I traveled a lot for that job. When I was only gone for three or four days at a time, I’d just leave them a big bowl of food and a large capacity watering bowl (the kind with the upside-down 2-liter in the back). I even bought an electronic litter box that would detect the cats visit and scoop itself when the cat stepped out. [For the record, it never worked as well as I had hoped, but it was better than my alternatives.] When I needed to travel for more than four days, I’d arrange for a neighbor to drop by and watch them until I got back. We did OK, but I don’t think they got the attention they deserved, and the condo was never as clean as it should have been.

While still living in the condo, I noticed a lump growing on Snow’s side, under her fir. I know that some older animals get fatty deposits, and that’s what I was hoping. But when I got her to my vet, he reported that it was cancer. In fact, it was a very fast growing, very aggressive form of cancer that cats are susceptible to. I opted for the surgery, but he warned me that if even one cancer cell was left, it would grow back. Sure enough, it did, only instead of one large lump, it was hundreds of little ones. I kept opting for surgery, and then do my best to care for Snow as she recovered. I’d clean the stapled up incision every day, but I was watching her lose weight and become very sedentary. When I took her in for the third surgery, the vet or someone should have stopped me. When is it too much? If I could keep her for another six months, was it worth it? What about another three? This decision haunted me, so I kept agreeing to surgeries (which were very expensive, and took an enormous toll on her). During her third surgery, the vet saw the cancer had progressed into her organs and euthanized her on the operating table.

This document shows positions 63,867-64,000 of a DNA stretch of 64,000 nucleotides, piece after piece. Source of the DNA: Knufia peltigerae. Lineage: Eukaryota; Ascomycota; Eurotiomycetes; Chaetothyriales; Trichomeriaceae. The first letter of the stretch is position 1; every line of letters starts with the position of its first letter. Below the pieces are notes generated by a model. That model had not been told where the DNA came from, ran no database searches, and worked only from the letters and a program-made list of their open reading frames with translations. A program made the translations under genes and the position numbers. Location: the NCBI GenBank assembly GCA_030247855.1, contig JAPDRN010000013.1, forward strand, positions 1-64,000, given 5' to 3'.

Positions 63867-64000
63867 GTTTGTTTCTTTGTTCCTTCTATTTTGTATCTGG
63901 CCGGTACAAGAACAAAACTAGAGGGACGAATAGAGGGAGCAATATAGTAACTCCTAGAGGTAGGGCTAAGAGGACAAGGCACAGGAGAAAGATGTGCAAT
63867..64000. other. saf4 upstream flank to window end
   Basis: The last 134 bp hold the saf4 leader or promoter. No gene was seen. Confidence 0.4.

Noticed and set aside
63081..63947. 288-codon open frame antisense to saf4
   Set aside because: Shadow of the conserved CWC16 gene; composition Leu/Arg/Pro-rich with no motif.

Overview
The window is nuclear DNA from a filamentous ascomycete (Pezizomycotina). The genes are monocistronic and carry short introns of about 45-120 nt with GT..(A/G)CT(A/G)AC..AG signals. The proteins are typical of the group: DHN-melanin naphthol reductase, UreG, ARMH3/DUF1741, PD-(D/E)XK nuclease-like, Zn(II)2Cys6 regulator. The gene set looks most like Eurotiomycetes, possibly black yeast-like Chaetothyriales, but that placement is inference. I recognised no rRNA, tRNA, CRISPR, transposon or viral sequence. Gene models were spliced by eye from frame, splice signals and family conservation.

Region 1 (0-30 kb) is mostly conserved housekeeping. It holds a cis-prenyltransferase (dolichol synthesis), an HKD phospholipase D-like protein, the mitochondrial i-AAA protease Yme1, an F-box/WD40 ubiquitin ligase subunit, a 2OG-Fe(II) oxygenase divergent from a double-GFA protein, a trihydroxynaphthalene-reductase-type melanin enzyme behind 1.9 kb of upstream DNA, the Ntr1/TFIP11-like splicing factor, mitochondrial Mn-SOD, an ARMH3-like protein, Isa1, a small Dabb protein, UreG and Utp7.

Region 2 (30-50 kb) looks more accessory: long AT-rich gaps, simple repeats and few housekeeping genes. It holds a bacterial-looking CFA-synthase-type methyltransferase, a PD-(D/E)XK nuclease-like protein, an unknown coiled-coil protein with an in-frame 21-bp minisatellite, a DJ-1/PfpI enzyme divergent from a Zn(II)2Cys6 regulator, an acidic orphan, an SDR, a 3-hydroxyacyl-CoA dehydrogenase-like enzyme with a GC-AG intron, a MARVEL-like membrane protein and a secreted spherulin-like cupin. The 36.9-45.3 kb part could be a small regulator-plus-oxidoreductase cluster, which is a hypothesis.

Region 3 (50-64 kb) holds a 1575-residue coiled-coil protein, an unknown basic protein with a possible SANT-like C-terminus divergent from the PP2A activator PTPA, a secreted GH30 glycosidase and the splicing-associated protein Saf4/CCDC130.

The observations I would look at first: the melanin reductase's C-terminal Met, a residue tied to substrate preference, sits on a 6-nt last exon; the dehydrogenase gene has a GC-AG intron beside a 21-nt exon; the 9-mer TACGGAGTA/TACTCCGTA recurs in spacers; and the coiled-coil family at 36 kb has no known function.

To this day, that really bothers me. Not because I think she could have been saved, but because I know I drug it out too long, and because I was not with her at the end. Rationally, I know she’s ‘just a cat’ and not a person, but I loved her all the same and had wanted to hold and comfort her when she died; but I wasn’t. Her last day was spent in a cat carrier, then being left with a vet, handled by strangers, before being anesthetized and finally euthanized. That’s not what I wanted her last hours to be like. 🙁

Some time after Snow’s death, I moved out of the condo and in with my then-girlfriend-now-wife, Lisa. Lisa had a Brittany Spaniel (or just Brittany) named Zuzu, and she didn’t want the dog and the cat in the same part of the house. Her mother, Marilynn, lived upstairs with her aunt Polly, and Marilynn agreed to take care of Pouncer. So one pet went upstairs and the other remained downstairs. I could visit Pouncer whenever I wanted, but I didn’t worry about him. He was getting much more and much better care than he got from me! There was always someone home with him, they played with him and fed him (too much!) and he had about fifteen different places to lay down or run around. In fact, he liked climbing the stairs up to the third floor (Polly’s bedroom) to sleep in the afternoon, and climbing all the way down into the basement (or cellar, as they say here in New England) to prowl around and look for mice, I suppose. But climbing down into the basement and up into the third floor bedroom were nearly daily activities. As soon as he heard food being put on the table, he’d race back to Marilynn’s kitchen and beg for scraps, which he was as likely to turn his nose up at, as to actually eat.

Time went on. I married Lisa. Zuzu became very, very sick (we think it was a type of brain tumor) and we had to have her euthanized. [Still one of the saddest days in my life.] A few months later Lisa adopted another Brittany named Patches. Polly passed away. [Pouncer was good company for Marilynn, especially as she coped with the passing of her sister.] But then, just a few months ago, Marilynn noticed that Pouncer wasn’t going upstairs for his afternoon nap. And he wasn’t going downstairs to prowl around in the basement. And then, he stopped jumping up on the furniture or the bed. Something was wrong.